The illustration above shows how much water there is on Earth. United States Geological Survery (USGS) scientist Howard Perlman calculated (1) All water (see largest sphere over western U.S., 860 miles (1,384 im) in diameter) (2) Fresh liquid water in the ground, lakes, swamps and rivers (see second largest sphere over Kentucky, 169.5 miles (271 km) in diameter), and (3) Fresh-water lakes and rivers (see tiny sphere over Georgia, 34.9 miles (56km) in diameter) and Jack Cook of the Woods Hole oceanographic Institution (WHOI) provided the dramatic visualization.
One “Small” Crisis Illustrates the Larger Challenge
Dublin, Ireland, is currently in a state of emergency due to a water shortage affecting 600,000 homes and more than 1.5 million people. In the past week, the city began cutting off water each night from 8 PM to 7 AM due to problems at the country’s largest treatment plant. Engineers are attempting to understand why production of clean water from the plant has dropped 25%. Until the crisis is solved, residents are being asked to cut back on the use of washing machines, dishwashers, showers and teeth cleaning. This is an example of the type of crisis that can occur at a moment’s notice.
Tracking Worldwide Water Issues
The World Health Organization (WHO) measures an adequate water supply as 1,700 cubic meters (m³) per person to meet requirements of agriculture, industrial production and energy. Water scarcity occurs when the amount of water per person dips below 1,000 m³ and is considered “moderate stress.” Water scarcity below 500 m³ is considered “severe stress” and leads to serious health problems.
Water stress acts as a “brake” on economic development, keeping people from advancing economically, socially and politically; when water is scarce, some of humanity’s worst inclinations surface. One of Africa’s main problems is 300 million of its 800 million people live in water-stressed environments. Water shortages lead to diseases such as cholera, affecting 3 to 5 million people a year and causing 120,000 deaths.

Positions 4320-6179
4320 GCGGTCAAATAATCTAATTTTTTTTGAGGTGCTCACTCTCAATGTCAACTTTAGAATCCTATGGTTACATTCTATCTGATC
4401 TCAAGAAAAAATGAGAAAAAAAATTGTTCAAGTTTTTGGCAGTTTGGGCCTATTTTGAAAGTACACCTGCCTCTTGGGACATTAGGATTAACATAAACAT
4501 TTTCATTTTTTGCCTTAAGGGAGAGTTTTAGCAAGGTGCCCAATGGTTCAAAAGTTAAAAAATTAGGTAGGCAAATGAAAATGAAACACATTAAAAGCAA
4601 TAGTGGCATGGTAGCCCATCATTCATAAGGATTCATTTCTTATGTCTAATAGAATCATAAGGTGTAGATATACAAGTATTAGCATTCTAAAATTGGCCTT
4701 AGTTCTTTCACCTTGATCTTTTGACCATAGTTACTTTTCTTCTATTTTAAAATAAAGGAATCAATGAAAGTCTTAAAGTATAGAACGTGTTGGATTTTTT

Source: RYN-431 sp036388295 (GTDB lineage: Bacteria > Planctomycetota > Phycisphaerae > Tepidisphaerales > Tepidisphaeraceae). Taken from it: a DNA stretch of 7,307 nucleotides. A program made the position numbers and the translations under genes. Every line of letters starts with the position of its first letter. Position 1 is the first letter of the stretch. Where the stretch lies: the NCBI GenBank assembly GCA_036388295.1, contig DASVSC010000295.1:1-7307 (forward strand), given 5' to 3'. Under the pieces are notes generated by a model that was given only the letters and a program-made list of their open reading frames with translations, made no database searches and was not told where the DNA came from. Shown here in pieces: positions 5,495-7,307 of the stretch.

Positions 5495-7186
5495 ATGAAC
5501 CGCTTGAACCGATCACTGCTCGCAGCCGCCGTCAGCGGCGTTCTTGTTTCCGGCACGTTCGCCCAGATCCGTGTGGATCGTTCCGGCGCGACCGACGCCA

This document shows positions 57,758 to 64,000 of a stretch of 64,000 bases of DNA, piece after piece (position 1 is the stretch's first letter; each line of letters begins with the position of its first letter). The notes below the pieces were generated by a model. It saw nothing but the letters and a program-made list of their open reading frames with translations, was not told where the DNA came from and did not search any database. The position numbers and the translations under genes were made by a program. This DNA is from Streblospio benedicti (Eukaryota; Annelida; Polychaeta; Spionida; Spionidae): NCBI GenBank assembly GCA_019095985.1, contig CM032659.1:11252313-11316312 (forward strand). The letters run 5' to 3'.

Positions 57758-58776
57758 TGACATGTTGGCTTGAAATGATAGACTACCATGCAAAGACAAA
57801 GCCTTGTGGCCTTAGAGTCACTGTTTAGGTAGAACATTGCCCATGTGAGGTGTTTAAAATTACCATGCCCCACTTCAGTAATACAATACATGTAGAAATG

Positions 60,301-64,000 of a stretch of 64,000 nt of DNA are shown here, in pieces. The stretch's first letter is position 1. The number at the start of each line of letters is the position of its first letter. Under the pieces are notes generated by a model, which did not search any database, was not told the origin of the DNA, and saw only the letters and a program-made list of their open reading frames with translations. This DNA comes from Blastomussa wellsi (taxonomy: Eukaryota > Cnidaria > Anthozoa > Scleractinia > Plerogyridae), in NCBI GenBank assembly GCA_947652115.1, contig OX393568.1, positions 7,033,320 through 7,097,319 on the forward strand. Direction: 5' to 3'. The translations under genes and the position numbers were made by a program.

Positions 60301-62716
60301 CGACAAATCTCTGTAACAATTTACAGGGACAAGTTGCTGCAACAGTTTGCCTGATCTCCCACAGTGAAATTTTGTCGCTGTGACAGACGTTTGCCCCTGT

According to the United Nations (UN), current climate change scenarios indicate nearly half of the world’s population, on the order of 3.5 to 4 billion people, will live in areas of moderate to severe water stress by 2030. As areas of the world change from semi-arid to arid, as many as 700 million people will have to be relocated.
Learning How to Manage Water
The US Geological Survey has a “Water Science School“, with resources explaining and illustrating the basic properties of water, the water cycle, surface and groundwater, water quality, water use and the physical and chemical properties of water. As we are all dependent on stable supplies of fresh water, IndustryTap will continue to watch out for new developments on this topic.